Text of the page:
Pacific Ethanol optimistic about 2008 plant production

By Sarah Smith | March 10, 2008
Web exclusive posted April 7, 2008 at 10:42 a.m. CST

Pacific Ethanol Inc., reeling from huge losses posted in late 2007, is rebounding quickly. March 31 the California- based company announced its new 50 MMgy ethanol plant in Burley, Idaho, would begin grinding corn "in a few days." It hopes to have a fourth plant in Stockton, Calif., operating by late 2008.

During a conference call with analysts, the company announced that fourth quarter losses of $14.7 million and construction cost overruns of $27 million on two ethanol plants were offset by record fourth quarter ethanol sales. When compared with the same quarter in 2006, Pacific Ethanol saw an 82 percent increase during the fourth quarter of 2007. The company's finances were shored up by a stock sale worth $40 million, a lifeline extended by its construction contractor that will help Pacific Ethanol address violations with credit agreements and appease lenders, company officials said.

The Sacramento-based company unveiled its annual report, which was delayed by accounting mishaps and other issues. Pacific Ethanol officials said financial controls have been instituted.

The company attributed its fourth quarter losses to skyrocketing corn prices and a temporary market glut, which should be remedied in the next few years by new ethanol mandates along the Pacific Coast. A recently released U.S. Department of Agriculture Crop Report which said there will be less corn acreage in 2008 than in 2007 has caused several ethanol companies' stocks to fall, including Pacific Ethanol's which is down 6 percent.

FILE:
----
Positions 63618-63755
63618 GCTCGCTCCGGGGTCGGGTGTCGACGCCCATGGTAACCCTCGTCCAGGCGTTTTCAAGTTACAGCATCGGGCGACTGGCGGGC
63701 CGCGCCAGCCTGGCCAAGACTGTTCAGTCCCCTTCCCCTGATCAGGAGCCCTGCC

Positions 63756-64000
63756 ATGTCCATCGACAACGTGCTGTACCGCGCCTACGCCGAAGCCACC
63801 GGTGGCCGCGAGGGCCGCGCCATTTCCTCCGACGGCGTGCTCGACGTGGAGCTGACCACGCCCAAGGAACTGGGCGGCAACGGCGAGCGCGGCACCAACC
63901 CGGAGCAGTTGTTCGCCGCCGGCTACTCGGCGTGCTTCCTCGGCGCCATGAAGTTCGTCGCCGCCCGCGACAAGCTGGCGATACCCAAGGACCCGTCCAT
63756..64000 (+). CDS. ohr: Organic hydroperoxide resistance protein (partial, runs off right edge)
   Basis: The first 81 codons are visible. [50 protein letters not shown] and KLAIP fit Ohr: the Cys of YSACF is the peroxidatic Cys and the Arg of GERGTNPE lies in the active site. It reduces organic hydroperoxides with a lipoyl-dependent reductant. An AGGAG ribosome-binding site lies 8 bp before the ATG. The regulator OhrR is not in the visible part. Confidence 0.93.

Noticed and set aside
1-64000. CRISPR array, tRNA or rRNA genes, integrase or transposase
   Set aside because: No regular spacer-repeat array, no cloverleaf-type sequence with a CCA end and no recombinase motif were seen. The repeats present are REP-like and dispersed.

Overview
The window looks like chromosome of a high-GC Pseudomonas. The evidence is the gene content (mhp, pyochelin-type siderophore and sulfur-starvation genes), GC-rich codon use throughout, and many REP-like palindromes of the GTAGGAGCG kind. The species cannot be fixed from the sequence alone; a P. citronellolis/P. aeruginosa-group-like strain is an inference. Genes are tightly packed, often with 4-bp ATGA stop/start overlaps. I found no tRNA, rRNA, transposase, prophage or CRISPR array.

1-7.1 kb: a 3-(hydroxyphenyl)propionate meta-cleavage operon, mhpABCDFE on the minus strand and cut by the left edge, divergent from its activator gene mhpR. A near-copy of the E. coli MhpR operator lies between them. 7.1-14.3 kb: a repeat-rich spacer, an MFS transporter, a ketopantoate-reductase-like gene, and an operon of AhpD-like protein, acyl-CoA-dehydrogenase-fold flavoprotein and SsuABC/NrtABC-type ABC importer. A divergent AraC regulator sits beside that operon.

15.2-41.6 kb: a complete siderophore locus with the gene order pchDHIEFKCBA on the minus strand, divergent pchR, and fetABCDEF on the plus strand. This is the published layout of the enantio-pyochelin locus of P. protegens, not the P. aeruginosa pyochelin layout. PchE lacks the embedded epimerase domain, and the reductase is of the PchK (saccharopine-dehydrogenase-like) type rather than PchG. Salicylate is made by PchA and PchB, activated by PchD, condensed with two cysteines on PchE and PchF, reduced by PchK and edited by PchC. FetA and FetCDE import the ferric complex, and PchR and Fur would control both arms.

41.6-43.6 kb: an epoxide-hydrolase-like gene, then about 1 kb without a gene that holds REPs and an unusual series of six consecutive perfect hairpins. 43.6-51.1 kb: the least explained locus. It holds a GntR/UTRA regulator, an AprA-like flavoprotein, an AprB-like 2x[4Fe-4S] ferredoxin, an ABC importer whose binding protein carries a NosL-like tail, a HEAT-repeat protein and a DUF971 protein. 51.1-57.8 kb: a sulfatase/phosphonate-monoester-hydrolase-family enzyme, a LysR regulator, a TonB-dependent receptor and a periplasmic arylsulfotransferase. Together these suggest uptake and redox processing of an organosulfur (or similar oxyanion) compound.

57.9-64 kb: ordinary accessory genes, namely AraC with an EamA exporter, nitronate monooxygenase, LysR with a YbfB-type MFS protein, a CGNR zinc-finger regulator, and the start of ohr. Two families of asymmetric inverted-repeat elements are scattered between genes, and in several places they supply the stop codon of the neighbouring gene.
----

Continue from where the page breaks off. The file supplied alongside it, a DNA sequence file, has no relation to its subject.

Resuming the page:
Construction on Pacific Ethanol's Imperial Valley plant, suspended last fall, will not resume in the immediate future, CEO Neil Koehler said. Pacific Ethanol has two operational plants, in Oregon and California, together producing around 75 MMgy. Koehler said the plants have been running at 108 percent nameplate capacity, with a goal to push that to 110 percent.

Net sales of ethanol for the company during 2007 were $462,000, more than double 2006 sales. But those higher sales volumes were offset by lower prices, company officials said.

Pacific Ethanol was founded in 2003 by Koehler and Bill Jones, a former California secretary of state. The original company, Accessity Corp., was an automobile repair broker. Koehler sold an ethanol business in 1997 to form Pacific Ethanol.

In early 2008, Pacific Ethanol received a grant from the U.S. Department of Energy to build a cellulosic test plant next to its corn-based refinery in Boardman, Ore. The cellulosic plant, which will not be constructed until 2009, will convert wheat straw, wood chips and corn stover to ethanol.